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Taiwan: TSMC Would Be Useless to China in Event of Invasion

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Taiwan is, for all intents and purposes, an independent country, but its official status depends on who you ask. Mainland China claims the island as part of its territory, and that has led many to worry about what would happen if the Chinese government got control of Taiwan-based chipmaker TSMC. The head of Taiwan’s National Security Bureau recently told lawmakers that even if China invaded, they wouldn’t be able to continue TSMC’s operation. So, there’s no need for crazy contingencies like blowing up TSMC factories.

Following the 1949 Chinese Revolution, the former government of the mainland fled to Taiwan. Most countries, including the United States, initially recognized Taiwan (officially the Republic of China) as the true Chinese government. That changed in 1971 when the UN voted to recognize the People’s Republic of China instead. Taiwan has been in limbo ever since, but it maintains the tacit support of western nations in part thanks to its semiconductor operations.

Economists believe that a Chinese takeover of Taiwan would cause a serious global recession. This potential threat has made governments like the US plan for the worst, including suggestions to evacuate TSMC engineers or even destroy the company’s facilities in the event of invasion. Not so fast, says Chen Ming-tong, director-general of Taiwan’s National Security Bureau. “TSMC needs to integrate global elements before producing high-end chips,” Chen says. “Without components or equipment like ASML’s lithography equipment, without any key components, there is no way TSMC can continue its production.”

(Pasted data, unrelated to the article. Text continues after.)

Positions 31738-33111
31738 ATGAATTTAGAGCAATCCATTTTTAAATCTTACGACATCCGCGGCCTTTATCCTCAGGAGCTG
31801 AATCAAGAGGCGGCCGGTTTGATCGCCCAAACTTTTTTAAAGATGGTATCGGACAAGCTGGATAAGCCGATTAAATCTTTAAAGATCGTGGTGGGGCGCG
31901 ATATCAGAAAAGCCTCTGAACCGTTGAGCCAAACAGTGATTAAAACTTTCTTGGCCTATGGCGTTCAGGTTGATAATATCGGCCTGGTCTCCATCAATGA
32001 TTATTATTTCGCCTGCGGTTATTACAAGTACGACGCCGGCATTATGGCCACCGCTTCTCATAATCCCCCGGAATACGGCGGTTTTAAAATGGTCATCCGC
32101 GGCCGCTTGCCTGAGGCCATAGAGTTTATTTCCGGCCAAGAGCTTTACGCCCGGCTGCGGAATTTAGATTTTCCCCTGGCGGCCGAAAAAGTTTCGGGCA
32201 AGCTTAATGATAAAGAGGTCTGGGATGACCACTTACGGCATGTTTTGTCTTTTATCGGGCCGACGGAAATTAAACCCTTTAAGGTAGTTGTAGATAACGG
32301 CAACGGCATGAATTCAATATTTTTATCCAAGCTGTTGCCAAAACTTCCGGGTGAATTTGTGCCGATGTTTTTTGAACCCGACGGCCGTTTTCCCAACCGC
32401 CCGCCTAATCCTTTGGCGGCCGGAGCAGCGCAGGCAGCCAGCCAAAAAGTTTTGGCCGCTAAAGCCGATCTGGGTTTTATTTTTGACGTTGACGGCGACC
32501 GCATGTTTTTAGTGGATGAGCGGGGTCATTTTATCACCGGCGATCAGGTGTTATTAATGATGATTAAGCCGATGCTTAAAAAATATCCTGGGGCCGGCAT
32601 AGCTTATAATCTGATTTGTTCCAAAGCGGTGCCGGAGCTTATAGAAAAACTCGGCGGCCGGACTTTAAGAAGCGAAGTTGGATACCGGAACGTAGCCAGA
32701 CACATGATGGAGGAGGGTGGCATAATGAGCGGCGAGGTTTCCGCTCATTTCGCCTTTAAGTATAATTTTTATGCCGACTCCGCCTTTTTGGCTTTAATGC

Image Credit: Peellden, Wikimedia Commons, CC BY-SA 3.0

TSMC is not the only chipmaker on the island, but it’s by far the largest. It manufactures more than half of the world’s semiconductors for customers like Apple, AMD, and Nvidia. In just the last few months, the US has forced Nvidia and AMD to stop selling high-performance computing equipment to China, citing their utility in designing weapons. Several years ago, America also put the screws to Chinese megacorporation Huawei, cutting off its supply of semiconductors. There is a greater fear that China might move to assert control over Taiwan as a way to secure its technological future.

Just because China would be unable to manufacture chips with TSMC facilities doesn’t mean there isn’t a threat. Losing half of the world’s semiconductor manufacturing capacity would be economically devastating. These concerns have spurred new investments in the US. The Biden administration succeeded in passing the CHIPS and Science Act this year, which includes $52 billion to bolster domestic semiconductor production. Micron also recently announced it would spend $100 billion to manufacture chips in New York, taking advantage of CHIPS Act and state-level incentives.

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